gms | German Medical Science

63rd Annual Meeting of the German Society of Neurosurgery (DGNC)
Joint Meeting with the Japanese Neurosurgical Society (JNS)

German Society of Neurosurgery (DGNC)

13 - 16 June 2012, Leipzig

Predictive factors for poor functional outcome in patients with acute aneurysmal subarachnoid hemorrhage independent of the initial Hunt and Hess grade

Meeting Abstract

  • M. Wostrack - Neurochirurgische Klinik, Klinikum rechts der Isar, Technische Universität München
  • K. Harmening - Neurochirurgische Klinik, Klinikum rechts der Isar, Technische Universität München
  • F. Dorn - Abteilung für Neuroradiologie, Klinikum rechts der Isar, Technische Universität München
  • Y.M. Ryang - Neurochirurgische Klinik, Klinikum rechts der Isar, Technische Universität München
  • B. Meyer - Neurochirurgische Klinik, Klinikum rechts der Isar, Technische Universität München
  • M. Stoffel - Neurochirurgische Klinik, Klinikum rechts der Isar, Technische Universität München

Deutsche Gesellschaft für Neurochirurgie. Japanische Gesellschaft für Neurochirurgie. 63. Jahrestagung der Deutschen Gesellschaft für Neurochirurgie (DGNC), Joint Meeting mit der Japanischen Gesellschaft für Neurochirurgie (JNS). Leipzig, 13.-16.06.2012. Düsseldorf: German Medical Science GMS Publishing House; 2012. DocFR.09.01

DOI: 10.3205/12dgnc235, URN: urn:nbn:de:0183-12dgnc2358

Published: June 4, 2012

© 2012 Wostrack et al.
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Outline

Text

Objective: Initial Hunt&Hess grade (HH) of subarachnoid hemorrhage (SAH) is known to predict the final clinical outcome. The aim of the study was to verify which of commonly known additional factors are associated with poor outcome.

Methods: Retrospective analysis of a prospective database of 313 consecutive patients with acute SAH (m = 100, f = 213, median age 54 (min 22, max 93)) who underwent aneurysm treatment between 03/2006 and 12/2010 in our clinic was performed. 103 patients underwent aneurysm surgery, in 210 patients endovascular aneurysm occlusion was performed. Clinical functional outcome at discharge and in follow-up was assessed according to the Glasgow Outcome Score. Follow-up is available for 81% of patients with a median interval of 26 months. The following potentially predictive variables were analyzed: gender, age, rebleeding during the hospitalisation, seizure at the ictus, size of the aneurysm, the presence of intracerebral (ICH) and intraventricular hematoma (IVH), number of cerebral aneurysms, and aneurysm treatment. Multivariate linear regression model was used to verify the possible factors predictive for the outcome. In a second multivariate linear regression model the same factors were analyzed versus HH prediction.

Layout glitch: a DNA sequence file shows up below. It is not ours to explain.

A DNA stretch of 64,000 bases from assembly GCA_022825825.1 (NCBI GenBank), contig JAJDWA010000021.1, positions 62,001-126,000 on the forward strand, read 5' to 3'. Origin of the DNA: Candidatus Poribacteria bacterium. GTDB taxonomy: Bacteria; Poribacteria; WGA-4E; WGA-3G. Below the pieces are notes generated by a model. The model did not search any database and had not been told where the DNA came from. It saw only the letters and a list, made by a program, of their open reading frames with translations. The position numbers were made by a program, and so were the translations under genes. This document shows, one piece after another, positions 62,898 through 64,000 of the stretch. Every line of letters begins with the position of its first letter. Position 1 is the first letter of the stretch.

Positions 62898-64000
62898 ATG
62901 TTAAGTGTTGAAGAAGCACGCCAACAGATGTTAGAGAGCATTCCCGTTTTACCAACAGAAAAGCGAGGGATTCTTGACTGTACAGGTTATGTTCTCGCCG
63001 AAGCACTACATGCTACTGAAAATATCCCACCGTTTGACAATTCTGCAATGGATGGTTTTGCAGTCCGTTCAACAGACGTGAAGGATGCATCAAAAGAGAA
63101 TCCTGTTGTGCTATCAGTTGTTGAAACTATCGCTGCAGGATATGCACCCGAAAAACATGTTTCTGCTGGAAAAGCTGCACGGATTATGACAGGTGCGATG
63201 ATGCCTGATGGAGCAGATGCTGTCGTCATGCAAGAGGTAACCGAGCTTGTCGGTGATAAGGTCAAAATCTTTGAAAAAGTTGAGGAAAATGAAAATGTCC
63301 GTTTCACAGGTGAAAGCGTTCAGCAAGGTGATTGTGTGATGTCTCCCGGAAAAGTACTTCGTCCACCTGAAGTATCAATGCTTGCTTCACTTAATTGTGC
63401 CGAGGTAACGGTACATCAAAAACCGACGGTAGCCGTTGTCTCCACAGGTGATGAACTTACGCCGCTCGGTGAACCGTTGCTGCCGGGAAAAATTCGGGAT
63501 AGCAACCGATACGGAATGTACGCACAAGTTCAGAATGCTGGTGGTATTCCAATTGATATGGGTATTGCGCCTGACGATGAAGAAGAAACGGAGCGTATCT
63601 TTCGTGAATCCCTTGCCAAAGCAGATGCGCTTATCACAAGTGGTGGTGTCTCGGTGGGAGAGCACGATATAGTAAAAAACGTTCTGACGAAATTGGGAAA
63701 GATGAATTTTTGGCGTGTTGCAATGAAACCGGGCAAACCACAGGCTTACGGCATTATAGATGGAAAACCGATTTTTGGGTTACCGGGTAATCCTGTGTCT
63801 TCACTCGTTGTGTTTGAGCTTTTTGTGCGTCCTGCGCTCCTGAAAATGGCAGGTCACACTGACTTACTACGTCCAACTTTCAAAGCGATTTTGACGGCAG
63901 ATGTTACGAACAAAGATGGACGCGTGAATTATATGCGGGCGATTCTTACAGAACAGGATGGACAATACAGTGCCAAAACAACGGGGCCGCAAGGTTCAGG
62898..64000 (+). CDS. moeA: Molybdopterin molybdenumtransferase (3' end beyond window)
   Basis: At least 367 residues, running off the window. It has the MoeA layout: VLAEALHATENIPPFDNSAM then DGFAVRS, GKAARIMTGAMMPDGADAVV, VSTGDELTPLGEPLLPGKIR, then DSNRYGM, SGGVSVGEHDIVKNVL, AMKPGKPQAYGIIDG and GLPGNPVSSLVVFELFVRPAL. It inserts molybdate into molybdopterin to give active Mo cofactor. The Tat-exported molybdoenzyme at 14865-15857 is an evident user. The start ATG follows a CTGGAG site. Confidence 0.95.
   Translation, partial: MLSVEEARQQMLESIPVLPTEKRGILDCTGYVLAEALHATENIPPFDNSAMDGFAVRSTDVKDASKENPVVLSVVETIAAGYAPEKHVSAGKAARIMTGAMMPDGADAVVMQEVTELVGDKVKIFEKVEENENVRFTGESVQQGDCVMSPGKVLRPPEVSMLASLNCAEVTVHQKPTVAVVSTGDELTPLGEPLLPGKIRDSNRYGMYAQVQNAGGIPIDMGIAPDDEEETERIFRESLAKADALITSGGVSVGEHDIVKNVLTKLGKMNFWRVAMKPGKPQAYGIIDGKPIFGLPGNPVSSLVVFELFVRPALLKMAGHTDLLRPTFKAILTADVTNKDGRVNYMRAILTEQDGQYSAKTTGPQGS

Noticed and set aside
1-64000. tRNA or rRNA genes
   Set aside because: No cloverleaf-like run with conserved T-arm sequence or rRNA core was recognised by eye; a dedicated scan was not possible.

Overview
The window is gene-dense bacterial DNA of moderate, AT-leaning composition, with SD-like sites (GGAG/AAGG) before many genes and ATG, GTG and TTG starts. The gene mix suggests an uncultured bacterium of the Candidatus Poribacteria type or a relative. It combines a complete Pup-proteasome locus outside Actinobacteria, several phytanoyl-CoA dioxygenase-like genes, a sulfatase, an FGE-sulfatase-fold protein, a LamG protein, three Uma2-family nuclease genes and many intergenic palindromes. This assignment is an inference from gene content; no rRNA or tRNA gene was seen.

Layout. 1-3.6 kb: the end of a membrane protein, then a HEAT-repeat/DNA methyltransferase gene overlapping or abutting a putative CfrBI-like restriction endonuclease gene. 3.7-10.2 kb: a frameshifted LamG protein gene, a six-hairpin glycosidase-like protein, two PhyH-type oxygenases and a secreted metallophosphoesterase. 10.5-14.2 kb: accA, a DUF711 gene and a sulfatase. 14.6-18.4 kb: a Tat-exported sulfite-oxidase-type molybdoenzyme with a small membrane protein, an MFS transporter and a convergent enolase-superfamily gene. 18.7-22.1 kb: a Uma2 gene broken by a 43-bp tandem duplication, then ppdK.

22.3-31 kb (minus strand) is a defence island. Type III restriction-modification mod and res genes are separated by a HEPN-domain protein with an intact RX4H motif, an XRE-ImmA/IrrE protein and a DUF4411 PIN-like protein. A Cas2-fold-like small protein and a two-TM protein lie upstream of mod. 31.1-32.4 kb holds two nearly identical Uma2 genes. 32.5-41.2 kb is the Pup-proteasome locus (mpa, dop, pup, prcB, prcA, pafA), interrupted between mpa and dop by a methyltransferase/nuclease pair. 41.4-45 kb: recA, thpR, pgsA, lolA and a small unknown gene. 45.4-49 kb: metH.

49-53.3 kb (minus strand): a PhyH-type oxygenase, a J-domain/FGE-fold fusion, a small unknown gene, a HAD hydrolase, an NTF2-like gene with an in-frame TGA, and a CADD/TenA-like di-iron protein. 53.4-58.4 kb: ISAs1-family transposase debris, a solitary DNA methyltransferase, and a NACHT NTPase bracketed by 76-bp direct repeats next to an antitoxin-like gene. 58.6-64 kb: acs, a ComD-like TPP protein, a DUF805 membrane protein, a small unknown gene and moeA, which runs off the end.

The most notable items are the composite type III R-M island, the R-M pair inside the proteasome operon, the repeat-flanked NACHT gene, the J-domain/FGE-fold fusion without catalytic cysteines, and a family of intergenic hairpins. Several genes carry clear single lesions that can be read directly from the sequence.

Results: Old age, rebleeding during the hospitalisation, IVH, and large aneurysm size (p < 0,001 for each) were identified as being significantly associated with a poor outcome. Factors predicting the high Hunt& Hess grade were the presence of the ICH (p = 0,01), the presence of the IVH (p < 0,001), and large aneurysm size (p < 0,001).

Conclusions: Only old age and rebleeding during the hospitalisation were identified as being independently predictive. Within high HH subgroups the ICH was not identified as an unfavourable prognostic factor.